As the EU continues to deal with the impact of the pandemic, while delivering on priorities such as fighting climate change, here’s what to look out for in 2021. The European Union set a number of priorities that shape the political and policy agenda for 2021 Recovery plan. They serve to address the main challenges faced by the EU and its citizens – be they political, economic or social.
Late last year, the Parliament reached a compromise with the Council on the EU’s budget for 2021-2027. It secured a deal on the budget for 2021 to support recovery. However, disagreements among member states over the mechanism devised to protect EU’s values slowed down the approval procedure.
MEPs will have to finalise the rules on the functioning of all programmes that are part of the EU’s 2021-2027 budget and the recovery plan. It will support people and businesses across the EU.
Making the EU’s 2050 climate-neutrality goal legally binding remains one of Parliament’s priorities. The EU concludes negotiations on the Climate law. Parliament is advocating a 60% emission reduction target by 2030.
Digital services in Recovery plan
2021 will be the year of regulating online platforms. At the end of 2020 the Commission proposed the Digital Services Act . It sets guidelines for the changing online landscape and ensure a better, safer digital environment for users and companies. Parliament outlined its priorities for the legislation in October 2020 ahead of the European Commission’s proposal.
In early 2021, the Commission will propose new artificial intelligence legislation. EU aims at dealing with the technological, ethical, legal and socio-economic aspects of AI. It will ensure that Europe is at the forefront of developments. Parliament wants to make sure legislation helps boost the economy, while considering the impact on people.
The European Parliament will examine legislation seeking to create a common EU asylum and migration policy. The new measures, proposed by the Commission, aim to change and improve current asylum procedures. It will ensure that shared responsibility and solidarity among member states, while protecting the EU’s external borders.
Conference on the Future of Europe
The Conference on the Future of Europe is a new initiative. It focus on changes that could be introduced to better prepare the EU for the future, with direct involvement from citizens. The Covid-19 crisis delayed the initiative’s kick-off: however, the two-year, ongoing consultation process should begin in earnest in 2021.
The Parliament, Commission and Council sare expected to conclude negotiations on reforms to the EU’s Common Agriculture Policy for the period 2022-2027. It includes alignment with the European Green Deal and environmental objectives. The new Farm to Fork policy, which seeks to look at food more broadly, will also be scrutinised by MEPs.
The new year will see the launch of the EU4Health programme. It aims to help EU countries to better cooperate and coordinate in times of crisis. The priorities are protecting people from serious cross-border health threats, improving the availability of medicines and creating stronger health systems. MEPs will vote in early 2021 on a provisional deal with the Council on the rules for the programme.
EU support for emergencies
Parliament wants to revamp the EU Civil Protection Mechanism to improve the Union’s crisis management. It will also ncrease preparedness for large-scale emergencies such as Covid-19 and natural disasters. MEPs want to enable the EU to acquire emergency capacities autonomously and advocate more prevention. Parliament will negotiate with the Council on the upgraded system that should become operational in 2021.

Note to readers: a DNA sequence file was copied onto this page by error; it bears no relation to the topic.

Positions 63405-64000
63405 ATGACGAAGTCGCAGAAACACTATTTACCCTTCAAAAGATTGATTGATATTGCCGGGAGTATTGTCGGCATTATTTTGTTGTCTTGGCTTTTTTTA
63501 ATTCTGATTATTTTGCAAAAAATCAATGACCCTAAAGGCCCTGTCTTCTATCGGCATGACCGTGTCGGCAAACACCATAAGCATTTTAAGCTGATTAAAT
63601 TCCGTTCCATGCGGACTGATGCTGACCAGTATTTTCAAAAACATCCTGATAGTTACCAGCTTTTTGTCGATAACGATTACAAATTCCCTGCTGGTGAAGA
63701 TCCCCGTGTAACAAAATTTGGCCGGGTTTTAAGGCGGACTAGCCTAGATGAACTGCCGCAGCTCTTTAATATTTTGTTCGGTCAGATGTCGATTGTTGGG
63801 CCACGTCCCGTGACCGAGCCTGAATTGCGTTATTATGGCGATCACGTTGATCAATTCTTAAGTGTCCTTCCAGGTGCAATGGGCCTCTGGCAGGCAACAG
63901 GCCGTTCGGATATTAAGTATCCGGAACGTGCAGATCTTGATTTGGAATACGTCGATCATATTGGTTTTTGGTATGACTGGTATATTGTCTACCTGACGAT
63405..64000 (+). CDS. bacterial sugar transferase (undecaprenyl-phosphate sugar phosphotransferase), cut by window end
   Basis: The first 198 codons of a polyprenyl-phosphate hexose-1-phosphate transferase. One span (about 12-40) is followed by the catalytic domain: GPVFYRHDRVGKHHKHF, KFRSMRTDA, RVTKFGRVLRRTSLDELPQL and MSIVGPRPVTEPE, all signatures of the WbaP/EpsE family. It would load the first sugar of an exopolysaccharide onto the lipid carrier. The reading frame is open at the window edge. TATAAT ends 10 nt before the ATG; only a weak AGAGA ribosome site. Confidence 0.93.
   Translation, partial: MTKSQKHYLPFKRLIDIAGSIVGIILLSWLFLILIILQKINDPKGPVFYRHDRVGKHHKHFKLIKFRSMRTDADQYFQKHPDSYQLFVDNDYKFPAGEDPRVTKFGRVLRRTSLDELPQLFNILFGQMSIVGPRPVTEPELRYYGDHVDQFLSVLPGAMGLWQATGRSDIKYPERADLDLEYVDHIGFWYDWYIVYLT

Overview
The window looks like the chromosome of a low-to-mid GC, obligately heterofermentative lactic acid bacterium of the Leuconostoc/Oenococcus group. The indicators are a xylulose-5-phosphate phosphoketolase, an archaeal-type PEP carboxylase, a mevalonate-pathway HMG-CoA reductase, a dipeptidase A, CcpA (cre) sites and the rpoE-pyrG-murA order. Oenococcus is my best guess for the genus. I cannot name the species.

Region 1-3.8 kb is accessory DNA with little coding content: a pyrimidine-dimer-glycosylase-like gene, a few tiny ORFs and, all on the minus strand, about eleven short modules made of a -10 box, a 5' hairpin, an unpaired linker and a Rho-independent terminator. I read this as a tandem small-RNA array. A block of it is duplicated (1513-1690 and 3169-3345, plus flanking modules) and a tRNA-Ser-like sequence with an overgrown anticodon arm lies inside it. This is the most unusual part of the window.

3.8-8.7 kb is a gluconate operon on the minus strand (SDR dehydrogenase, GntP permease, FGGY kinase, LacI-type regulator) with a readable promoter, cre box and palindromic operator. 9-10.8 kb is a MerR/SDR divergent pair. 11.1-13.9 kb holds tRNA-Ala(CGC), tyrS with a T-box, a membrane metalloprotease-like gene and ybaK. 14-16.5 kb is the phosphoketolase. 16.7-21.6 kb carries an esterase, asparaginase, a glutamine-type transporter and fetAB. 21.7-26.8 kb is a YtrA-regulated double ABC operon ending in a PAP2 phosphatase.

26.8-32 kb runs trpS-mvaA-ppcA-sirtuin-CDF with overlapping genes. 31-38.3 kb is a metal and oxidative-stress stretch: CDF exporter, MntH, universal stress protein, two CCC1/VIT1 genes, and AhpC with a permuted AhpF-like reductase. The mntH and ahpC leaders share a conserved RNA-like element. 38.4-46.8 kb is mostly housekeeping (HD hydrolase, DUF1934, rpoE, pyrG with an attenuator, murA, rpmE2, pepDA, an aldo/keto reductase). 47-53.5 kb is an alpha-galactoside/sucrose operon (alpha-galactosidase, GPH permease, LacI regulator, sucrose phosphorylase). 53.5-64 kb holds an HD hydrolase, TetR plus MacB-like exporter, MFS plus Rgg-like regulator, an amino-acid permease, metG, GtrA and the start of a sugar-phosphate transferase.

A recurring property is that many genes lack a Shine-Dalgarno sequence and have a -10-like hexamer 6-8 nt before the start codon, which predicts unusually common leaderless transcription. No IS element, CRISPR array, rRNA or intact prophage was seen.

This year should see the adoption of the EU space programme for 2021-2027. It focus on expanding the scope of the current European GNSS Agency (GSA), renaming it the European Union Agency for the Space Programme.
The first day of the new year marked the official end of the transition period between the UK and EU. This was also the start of a complex relationship between them. The Parliament will be involved in forging new ties with the UK, including the conclusion of ad hoc agreements in key fields such as aviation.
A recovery plan for Europe
On 18 December 2020, the Council and the Parliament reached a provisional agreement on the Recovery and Resilience Facility (RRF). The €672.5 billion facility is at the heart of the EU’s extraordinary recovery effort, Next Generation EU (NGEU). The €750 billion plan agreed by EU leaders in July 2020.
The Recovery plan will help member states address the economic and social impact of the COVID-19 pandemic. Their economies will undertake the green and digital transitions, becoming more sustainable and resilient.
In order to receive support from the Recovery and Resilience Facility, member states must prepare national recovery and resilience plans setting out their reform and investment agendas until 2026.
With a financial envelope of €672.5 billion (2018 prices), the facility is the centrepiece of the Next Generation EU recovery instrument.
The provisional agreement covers a number of elements, including:
the scope of the facility
general eligibility rules for the national recovery and resilience plans
the elements to be provided in each plan
the assessment criteria used by the Commission
At least 37% of each plan’s allocation has to support the green transition and at least 20% the digital transformation.
The regulation provides for a long-term budget of €1 074.3 billion for the EU27 in 2018 prices, including the integration of the European Development Fund. Together with the Next Generation EU recovery instrument of €750 billion, it will allow the EU to provide an unprecedented €1.8 trillion of funding over the coming years to support recovery from the COVID-19 pandemic and the EU’s long-term priorities across different policy areas.